Each year, hospital transfer DRG revenue challenges continue as patients are sent to other facilities and home healthcare. Were the correct codes used to avoid underpayments? Will a government audit uncover alleged over payments? We wondered how the government sees this process and are taking a closer look in this article.
What are “transfer DRGs” (Diagnosis Related Groups)? In 2018, Becker’s Hospital Review published an article that explains that,
“Under the Post-Acute Care Transfer rule, certain DRGs are subject to reduced payment if a patient is discharged early and receives qualifying post-acute care. Today, over 270 DRGs are subject to reduced payment if the patient is discharged early and receives qualifying post-acute care. Fifty-two percent of the time, hospitals may not be receiving the full reimbursement when beneficiaries are transferring to facilities or home health.”
The problem is that “It’s hard for hospitals to determine if their internal team or vendor has recovered all available transfer DRG underpayments. Many solutions fail to account for cases where post-acute care was delivered in a manner that doesn’t qualify for transfer DRG payments. Since Medicare pays for these accounts, and they are often closed with a zero balance, it is challenging for providers to ensure that they have been paid for all their earned revenue.”
And government guidance and policies continue to be changed and updated. Last summer, RevCycle Intelligence reported that, “Other FAQs added in the May 27 update included clarification on special waivers and exemptions that only apply to hospitals paid under TEFRA and billing practices for patients transferred to a temporary acute care location operated by public entities during the emergency period. In addition to COVID-19 billing updates for the IPPS, CMS also released guidance on how hospitals can bill for services rendered at alternate care sites created to increase capacity during the public health emergency.”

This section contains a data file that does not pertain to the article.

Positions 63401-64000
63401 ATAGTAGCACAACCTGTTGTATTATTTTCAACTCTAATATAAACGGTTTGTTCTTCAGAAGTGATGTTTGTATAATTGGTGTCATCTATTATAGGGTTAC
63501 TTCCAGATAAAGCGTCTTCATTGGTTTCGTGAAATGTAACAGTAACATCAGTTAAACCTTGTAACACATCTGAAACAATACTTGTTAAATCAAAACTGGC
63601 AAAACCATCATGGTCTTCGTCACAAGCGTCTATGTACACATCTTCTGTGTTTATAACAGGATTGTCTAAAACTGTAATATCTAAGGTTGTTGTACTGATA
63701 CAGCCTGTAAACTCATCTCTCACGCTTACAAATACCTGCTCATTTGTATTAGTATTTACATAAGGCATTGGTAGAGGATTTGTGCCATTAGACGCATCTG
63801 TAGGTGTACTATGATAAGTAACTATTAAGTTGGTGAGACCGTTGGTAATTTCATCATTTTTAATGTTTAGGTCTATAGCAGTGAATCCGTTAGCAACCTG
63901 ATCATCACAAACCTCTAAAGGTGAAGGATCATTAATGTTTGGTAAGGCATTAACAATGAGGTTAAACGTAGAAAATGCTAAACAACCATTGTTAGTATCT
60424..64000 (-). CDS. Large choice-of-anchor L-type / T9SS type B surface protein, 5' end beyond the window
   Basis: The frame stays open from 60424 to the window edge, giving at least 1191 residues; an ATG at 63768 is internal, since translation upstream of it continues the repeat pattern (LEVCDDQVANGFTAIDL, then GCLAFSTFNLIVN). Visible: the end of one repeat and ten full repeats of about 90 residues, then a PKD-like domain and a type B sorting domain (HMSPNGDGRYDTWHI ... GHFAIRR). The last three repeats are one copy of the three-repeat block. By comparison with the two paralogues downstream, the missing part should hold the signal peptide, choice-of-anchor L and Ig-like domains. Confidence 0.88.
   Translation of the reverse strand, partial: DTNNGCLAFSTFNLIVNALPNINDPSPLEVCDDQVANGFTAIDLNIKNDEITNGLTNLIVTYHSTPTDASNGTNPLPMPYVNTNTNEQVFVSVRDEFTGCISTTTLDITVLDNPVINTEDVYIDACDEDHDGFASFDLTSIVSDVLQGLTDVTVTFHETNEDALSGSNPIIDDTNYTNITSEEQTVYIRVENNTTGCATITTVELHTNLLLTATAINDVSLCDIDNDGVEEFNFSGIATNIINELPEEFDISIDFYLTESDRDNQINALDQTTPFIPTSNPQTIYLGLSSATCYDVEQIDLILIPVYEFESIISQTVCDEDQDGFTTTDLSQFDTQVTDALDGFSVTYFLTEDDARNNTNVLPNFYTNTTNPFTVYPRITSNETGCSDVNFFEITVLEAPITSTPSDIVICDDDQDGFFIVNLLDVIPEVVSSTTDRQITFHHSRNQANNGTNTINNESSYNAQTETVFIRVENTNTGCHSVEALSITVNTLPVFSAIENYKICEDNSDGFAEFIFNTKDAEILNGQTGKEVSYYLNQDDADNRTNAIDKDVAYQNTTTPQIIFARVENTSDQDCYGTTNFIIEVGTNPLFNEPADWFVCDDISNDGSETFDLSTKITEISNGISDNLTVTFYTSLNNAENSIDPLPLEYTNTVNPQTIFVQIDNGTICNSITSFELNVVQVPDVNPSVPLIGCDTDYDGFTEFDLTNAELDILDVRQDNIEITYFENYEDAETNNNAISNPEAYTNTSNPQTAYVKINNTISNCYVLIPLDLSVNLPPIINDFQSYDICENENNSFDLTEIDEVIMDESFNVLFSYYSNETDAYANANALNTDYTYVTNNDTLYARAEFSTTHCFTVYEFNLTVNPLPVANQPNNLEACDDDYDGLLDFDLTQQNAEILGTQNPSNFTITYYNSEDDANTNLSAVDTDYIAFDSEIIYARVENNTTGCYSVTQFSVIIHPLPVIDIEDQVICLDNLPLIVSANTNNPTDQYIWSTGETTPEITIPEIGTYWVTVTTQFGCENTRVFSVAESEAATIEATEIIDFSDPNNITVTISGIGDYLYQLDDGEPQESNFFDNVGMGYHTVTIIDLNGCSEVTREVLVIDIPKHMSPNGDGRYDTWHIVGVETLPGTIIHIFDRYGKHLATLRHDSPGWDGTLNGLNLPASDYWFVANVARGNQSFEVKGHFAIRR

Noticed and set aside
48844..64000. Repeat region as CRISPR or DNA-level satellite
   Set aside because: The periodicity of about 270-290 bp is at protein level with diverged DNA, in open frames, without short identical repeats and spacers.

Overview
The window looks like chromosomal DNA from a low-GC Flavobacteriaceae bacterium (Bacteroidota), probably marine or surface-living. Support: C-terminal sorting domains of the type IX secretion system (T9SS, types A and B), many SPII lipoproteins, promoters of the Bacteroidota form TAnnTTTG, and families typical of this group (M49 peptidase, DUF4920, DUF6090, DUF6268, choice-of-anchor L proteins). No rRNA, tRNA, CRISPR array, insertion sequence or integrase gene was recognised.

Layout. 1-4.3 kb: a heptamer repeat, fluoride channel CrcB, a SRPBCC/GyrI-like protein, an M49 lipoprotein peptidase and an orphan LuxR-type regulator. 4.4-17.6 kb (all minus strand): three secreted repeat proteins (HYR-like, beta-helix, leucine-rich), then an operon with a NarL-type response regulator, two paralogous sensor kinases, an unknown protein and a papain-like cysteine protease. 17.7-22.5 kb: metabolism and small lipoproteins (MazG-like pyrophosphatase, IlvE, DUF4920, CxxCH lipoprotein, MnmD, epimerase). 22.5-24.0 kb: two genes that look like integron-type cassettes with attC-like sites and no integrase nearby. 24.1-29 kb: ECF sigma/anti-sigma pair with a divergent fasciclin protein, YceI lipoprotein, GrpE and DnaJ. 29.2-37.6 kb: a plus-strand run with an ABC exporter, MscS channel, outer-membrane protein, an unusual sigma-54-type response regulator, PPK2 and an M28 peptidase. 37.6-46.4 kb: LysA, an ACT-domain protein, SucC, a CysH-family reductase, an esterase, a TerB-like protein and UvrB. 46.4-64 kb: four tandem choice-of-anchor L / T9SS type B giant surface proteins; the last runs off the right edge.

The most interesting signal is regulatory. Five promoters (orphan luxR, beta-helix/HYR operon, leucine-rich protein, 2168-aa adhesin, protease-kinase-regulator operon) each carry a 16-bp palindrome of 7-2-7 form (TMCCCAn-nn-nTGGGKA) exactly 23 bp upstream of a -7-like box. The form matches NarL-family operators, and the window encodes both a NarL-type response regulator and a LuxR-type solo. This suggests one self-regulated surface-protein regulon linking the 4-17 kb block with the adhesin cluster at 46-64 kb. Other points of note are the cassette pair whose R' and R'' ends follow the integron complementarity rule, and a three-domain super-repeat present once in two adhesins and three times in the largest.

RELATED: “Key OIG Findings about Hospital Post-Acute-Care Transfer Policy Overpayments: The OIG’s August 2020 report found that Medicare overpaid acute-care hospitals more than $267 million as it relates to the PACT policy. The audit findings indicated that where a patient was being seen by Home Care prior to entering the Hospital and then resumed Home Care upon discharge, the Hospital failed to properly code the Discharge status to 6 (Discharge to Home Care) or 6 with a Condition Code 42 (Discharge to Home Care Not Related to the Hospital Stay). “ From an article by Cloudmed’s Jim Collins with solution recommendations